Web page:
Friday, August 29, 2014

Selection always reduces genetic diversity

UPDATE 2, 8/30: I figured out what PaulK meant and I do have to admit that it's odd I didn't know what he meant right away. Of course he simply meant that it is conceded that selection reduces genetic diversity but that this is corrected by mutations. Yes the greater part of the arguments about this issue were about whether mutations could actually do this. I guess it's odd this isn't the first thing that came to mind and the only explanation I have is that I could never take that argument seriously.

It's purely hypothetical for one thing, whereas the reduction in genetic diversity brought about by a population formed from a reduced number of individuals, by selection or any other cause that isolates such a daughter population, isn't in question at all. In the end it's an empirical question that can only be answered by some kind of empirical test, such as the laboratory test I've often suggested.

I've made a number of objections to the idea that mutations could make a difference, one being that if they did they would only interfere with the phenotype formed by the selection or isolating processes, another being that useful mutations don't occur frequently enough to make a difference anyway. And so on. The idea that mutations do anything useful, that mutations are the cause of all the functioning alleles in all species for instance, is pure theory, and utterly ridiculous theory too, because it's impossible.


UPDATE 1, 8/30: Occurred to me that maybe PaulK was saying I was wrong to say that they fail to take the loss of genetic diversity into account. If so he'd have to show where anyone did take it into account as all I recall is endless arguments about this. If one or two did concede the point it must have been after all that argument AND I'd guess it was a highly compromised concession. But since he doesn't explain what he meant, who knows?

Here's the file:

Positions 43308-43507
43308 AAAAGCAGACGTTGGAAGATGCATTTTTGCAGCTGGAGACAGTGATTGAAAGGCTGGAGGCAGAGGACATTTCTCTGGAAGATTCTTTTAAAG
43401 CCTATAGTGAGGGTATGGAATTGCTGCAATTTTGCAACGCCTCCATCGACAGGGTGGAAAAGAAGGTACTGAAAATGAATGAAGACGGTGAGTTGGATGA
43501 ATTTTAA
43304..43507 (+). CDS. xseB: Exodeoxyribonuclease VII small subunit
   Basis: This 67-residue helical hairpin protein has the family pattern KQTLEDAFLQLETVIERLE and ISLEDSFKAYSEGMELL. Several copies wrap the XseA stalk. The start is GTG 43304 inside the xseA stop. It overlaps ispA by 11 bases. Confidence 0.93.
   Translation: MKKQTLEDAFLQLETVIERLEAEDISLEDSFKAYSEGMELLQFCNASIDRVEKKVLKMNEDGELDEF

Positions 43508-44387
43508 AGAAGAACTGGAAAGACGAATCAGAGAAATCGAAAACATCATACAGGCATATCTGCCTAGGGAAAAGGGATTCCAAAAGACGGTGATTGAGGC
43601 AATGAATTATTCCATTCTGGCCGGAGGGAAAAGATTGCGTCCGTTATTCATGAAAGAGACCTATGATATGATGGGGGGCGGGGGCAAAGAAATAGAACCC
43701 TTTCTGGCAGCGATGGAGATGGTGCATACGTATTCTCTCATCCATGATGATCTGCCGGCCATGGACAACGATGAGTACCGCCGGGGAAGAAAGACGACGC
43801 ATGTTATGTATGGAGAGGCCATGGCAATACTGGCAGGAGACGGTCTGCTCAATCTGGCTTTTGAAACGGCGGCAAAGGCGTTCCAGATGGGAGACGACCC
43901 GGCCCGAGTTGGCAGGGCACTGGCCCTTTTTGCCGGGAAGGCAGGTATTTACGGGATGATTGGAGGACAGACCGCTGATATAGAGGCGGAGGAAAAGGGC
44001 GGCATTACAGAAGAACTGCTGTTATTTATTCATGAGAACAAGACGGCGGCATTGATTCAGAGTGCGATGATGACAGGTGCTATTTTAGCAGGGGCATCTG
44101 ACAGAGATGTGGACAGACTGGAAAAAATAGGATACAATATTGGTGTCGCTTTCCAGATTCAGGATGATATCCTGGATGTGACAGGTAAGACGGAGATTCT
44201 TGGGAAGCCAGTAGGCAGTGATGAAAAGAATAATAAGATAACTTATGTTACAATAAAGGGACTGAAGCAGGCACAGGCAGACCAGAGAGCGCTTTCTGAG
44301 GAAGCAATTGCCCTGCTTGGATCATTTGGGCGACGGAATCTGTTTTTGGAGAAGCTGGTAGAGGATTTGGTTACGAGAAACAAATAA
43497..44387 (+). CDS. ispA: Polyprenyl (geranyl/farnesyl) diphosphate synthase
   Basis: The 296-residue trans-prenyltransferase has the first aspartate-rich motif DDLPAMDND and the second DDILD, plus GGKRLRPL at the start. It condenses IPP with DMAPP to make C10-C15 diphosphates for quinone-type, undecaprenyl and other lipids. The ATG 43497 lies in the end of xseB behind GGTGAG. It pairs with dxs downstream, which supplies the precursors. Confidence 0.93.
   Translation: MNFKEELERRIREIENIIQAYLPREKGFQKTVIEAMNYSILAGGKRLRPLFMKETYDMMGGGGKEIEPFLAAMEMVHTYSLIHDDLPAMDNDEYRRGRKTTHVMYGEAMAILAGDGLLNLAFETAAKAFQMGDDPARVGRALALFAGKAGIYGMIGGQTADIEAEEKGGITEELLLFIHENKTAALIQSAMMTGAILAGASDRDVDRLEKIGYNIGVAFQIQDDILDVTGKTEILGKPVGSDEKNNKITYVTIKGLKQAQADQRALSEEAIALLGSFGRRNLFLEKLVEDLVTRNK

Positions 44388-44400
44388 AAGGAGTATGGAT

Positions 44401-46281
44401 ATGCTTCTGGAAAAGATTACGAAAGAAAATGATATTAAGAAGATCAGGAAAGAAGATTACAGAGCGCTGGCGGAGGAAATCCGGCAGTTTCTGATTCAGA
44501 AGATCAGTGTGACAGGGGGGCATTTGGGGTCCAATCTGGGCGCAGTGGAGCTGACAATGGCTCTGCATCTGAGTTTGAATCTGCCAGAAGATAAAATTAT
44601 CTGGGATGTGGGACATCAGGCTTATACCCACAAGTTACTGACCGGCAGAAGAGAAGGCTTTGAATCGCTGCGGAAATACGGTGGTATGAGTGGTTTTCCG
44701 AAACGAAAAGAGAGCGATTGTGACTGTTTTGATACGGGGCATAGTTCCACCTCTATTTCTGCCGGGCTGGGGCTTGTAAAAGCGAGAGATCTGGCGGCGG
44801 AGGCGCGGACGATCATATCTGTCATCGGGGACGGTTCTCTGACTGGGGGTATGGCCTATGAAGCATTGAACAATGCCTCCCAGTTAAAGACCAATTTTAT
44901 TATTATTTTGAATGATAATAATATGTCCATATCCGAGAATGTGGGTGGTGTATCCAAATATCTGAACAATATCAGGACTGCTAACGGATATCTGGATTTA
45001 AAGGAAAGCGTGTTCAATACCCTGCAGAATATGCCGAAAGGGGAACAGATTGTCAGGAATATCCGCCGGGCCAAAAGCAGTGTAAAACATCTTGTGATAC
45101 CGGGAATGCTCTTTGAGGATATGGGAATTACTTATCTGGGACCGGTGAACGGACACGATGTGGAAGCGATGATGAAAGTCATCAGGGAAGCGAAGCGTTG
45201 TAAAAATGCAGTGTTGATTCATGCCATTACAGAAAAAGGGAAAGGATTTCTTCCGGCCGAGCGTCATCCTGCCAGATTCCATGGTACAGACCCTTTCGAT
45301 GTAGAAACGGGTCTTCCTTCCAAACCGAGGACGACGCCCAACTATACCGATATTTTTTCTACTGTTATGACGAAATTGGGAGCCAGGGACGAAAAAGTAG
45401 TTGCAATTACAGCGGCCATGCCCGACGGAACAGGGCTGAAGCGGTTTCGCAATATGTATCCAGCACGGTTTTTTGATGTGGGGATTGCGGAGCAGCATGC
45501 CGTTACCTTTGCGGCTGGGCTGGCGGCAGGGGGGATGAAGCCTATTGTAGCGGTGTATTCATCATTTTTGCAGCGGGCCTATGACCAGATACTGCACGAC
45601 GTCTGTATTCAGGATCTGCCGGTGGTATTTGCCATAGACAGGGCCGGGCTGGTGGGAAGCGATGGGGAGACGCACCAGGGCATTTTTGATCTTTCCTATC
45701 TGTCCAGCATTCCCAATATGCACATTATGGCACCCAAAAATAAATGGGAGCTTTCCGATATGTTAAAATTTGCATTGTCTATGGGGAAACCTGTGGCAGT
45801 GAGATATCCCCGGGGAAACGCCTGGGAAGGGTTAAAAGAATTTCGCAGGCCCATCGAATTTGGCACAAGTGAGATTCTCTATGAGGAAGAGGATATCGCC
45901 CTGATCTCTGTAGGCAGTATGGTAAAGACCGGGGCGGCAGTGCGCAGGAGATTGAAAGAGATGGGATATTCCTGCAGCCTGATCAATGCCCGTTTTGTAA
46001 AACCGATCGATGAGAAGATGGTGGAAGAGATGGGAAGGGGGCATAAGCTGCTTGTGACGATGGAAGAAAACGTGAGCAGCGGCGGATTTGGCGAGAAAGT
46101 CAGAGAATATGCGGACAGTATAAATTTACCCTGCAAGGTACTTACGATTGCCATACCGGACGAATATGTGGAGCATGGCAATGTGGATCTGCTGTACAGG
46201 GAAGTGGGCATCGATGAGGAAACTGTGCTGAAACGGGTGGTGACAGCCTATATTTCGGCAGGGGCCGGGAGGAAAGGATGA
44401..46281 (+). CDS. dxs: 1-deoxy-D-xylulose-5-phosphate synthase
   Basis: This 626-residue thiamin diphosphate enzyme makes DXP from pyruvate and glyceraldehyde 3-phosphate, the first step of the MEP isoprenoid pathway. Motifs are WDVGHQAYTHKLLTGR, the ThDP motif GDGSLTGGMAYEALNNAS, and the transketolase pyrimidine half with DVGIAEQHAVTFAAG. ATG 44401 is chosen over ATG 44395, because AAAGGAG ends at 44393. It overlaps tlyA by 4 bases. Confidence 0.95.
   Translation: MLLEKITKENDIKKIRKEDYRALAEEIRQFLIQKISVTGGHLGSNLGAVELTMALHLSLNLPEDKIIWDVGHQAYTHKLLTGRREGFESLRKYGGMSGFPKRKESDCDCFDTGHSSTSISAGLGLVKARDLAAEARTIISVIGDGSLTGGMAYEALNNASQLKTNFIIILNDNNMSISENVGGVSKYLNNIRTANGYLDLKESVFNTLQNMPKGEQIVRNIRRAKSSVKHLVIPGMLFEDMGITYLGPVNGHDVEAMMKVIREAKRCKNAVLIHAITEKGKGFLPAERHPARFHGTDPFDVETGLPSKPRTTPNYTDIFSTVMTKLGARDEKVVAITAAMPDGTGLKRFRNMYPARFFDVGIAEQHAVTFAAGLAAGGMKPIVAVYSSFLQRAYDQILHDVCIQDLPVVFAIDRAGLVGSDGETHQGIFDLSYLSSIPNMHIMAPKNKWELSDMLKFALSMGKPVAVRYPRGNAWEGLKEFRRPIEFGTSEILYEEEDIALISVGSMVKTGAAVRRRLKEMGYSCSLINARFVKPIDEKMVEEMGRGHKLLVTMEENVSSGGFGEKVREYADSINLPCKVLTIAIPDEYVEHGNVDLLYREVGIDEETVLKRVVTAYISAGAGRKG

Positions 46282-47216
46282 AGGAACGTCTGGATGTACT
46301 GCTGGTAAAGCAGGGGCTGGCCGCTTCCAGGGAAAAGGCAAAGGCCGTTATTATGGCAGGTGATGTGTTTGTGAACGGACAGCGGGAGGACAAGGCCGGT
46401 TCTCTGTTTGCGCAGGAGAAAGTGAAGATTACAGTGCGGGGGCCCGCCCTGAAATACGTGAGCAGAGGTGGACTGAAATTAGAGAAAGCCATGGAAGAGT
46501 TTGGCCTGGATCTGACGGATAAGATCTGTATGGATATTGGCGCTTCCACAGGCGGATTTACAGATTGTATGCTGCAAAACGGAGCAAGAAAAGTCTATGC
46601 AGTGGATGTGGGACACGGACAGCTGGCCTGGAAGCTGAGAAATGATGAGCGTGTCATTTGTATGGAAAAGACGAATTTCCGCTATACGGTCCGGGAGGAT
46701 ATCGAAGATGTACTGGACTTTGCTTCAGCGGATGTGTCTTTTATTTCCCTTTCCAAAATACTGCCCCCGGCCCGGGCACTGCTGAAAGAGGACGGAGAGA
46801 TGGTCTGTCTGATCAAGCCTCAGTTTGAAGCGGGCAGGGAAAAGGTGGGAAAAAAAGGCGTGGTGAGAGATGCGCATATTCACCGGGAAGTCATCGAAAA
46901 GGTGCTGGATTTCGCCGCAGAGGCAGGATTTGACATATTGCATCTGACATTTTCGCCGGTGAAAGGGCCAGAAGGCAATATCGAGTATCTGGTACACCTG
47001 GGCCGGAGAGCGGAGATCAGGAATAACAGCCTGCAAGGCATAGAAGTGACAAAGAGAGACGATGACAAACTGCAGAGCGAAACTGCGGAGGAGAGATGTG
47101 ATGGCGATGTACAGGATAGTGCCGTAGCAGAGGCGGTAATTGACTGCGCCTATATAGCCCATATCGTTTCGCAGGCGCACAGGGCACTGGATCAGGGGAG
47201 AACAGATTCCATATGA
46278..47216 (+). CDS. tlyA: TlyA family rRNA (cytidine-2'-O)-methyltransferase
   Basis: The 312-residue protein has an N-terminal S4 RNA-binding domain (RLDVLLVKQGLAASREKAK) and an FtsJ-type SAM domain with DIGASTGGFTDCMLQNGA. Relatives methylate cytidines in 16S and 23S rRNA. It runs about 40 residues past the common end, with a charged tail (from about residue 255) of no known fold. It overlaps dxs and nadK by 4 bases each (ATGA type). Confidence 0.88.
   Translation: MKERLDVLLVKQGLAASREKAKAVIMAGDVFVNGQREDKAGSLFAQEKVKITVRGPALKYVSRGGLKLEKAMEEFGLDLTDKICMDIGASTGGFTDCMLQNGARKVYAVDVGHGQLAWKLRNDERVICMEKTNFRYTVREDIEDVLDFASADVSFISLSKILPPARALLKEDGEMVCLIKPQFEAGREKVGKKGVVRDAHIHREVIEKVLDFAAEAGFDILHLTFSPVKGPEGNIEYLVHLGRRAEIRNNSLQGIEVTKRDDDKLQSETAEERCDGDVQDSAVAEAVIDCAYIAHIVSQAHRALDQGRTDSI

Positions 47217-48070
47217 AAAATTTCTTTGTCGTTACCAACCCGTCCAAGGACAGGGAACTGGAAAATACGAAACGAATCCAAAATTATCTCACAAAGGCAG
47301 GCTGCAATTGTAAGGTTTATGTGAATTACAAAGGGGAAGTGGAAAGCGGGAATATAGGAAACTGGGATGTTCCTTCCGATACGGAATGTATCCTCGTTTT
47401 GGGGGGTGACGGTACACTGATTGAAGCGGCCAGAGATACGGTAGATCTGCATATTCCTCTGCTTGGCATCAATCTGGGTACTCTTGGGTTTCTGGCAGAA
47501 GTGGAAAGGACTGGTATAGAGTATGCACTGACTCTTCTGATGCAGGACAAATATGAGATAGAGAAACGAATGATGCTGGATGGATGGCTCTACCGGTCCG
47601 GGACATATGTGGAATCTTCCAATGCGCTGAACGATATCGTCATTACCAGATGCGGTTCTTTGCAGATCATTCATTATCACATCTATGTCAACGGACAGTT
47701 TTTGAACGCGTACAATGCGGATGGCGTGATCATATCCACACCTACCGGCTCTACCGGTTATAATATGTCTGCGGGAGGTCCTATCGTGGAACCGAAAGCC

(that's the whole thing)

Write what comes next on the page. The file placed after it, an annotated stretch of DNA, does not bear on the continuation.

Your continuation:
And since I've been accused of lying, I'll just take a moment to answer this one too, Paul K in Message 452 :
[I said} (Over and over they fail to take into account that you lose genetic potentials or information with every selection event, which is OBVIOUS, PEOPLE!)
[And PK answered] No Faith you know perfectly well that that's not the case. But that's typical creationist behaviour, Unable to support their argument they just grossly misrepresent the opposition.
Well, farther up thread Moose gave an example of natural selection in which the catching of large fish in fishermen's nets eventually led to the population of fish being characterized by smaller fish. At the time I noticed that he didn't take into account that of course the genetic diversity was reduced, meaning now there are fewer genetic possibilities of larger fish being produced in the population. Perhaps it hasn't been reduced to NO possibility, as whatever combination of genetic material is necessary for the larger version may still be possible in the population and could even be selected under future conditions. But the point remains that the current selection event of removing the larger fish has also removed or severely reduced the genetic basis for the larger size fish from the population as a whole. This HAS to happen.

Paul K loves to accuse me of knowing something I'm denying but as usual I have no idea what he thinks I'm denying.  There have been many attempts to answer this claim but I haven't found any of them convincing.  The answer usually given to my argument that genetic diversity has to be reduced by selection is that it is not actually observed. But the only actual example anyone gave for that was the rapid spread of a small number of rabbits introduced into Australia, whose genetic diversity is supposed to have increased along with their numbers. By observation. But this cannot happen. If you start with a small number of individuals you are starting with a gene pool that is severely reduced in diversity. And by the end of that discussion somebody had even raised a doubt that the actual facts about the original small population were true at all.

There is no way that you are going to increase the genetic diversity of a population that starts out with severely reduced genetic diversity which is always the case when you start with a small number of individuals. The cheetah and the elephant seal are cases in point. Both have apparently thrived in spite of their depleted genetic diversity but nothing has occurred to increase that diversity. By all known genetic standards it cannot happen. The usual idea is that mutation is the way new genetic material arises, but everyone concedes that beneficial mutations are extremely rare. The cheetah could wait a very long time to get a mutation tnat would improve its severely depleted genetic diversity.


And to Percy:  When I use the word Plausibilities I'm talking about the plausibility of a theory or hypothesis or interpretation.  Perhaps Probability should be left out of it as it relates to another subject.

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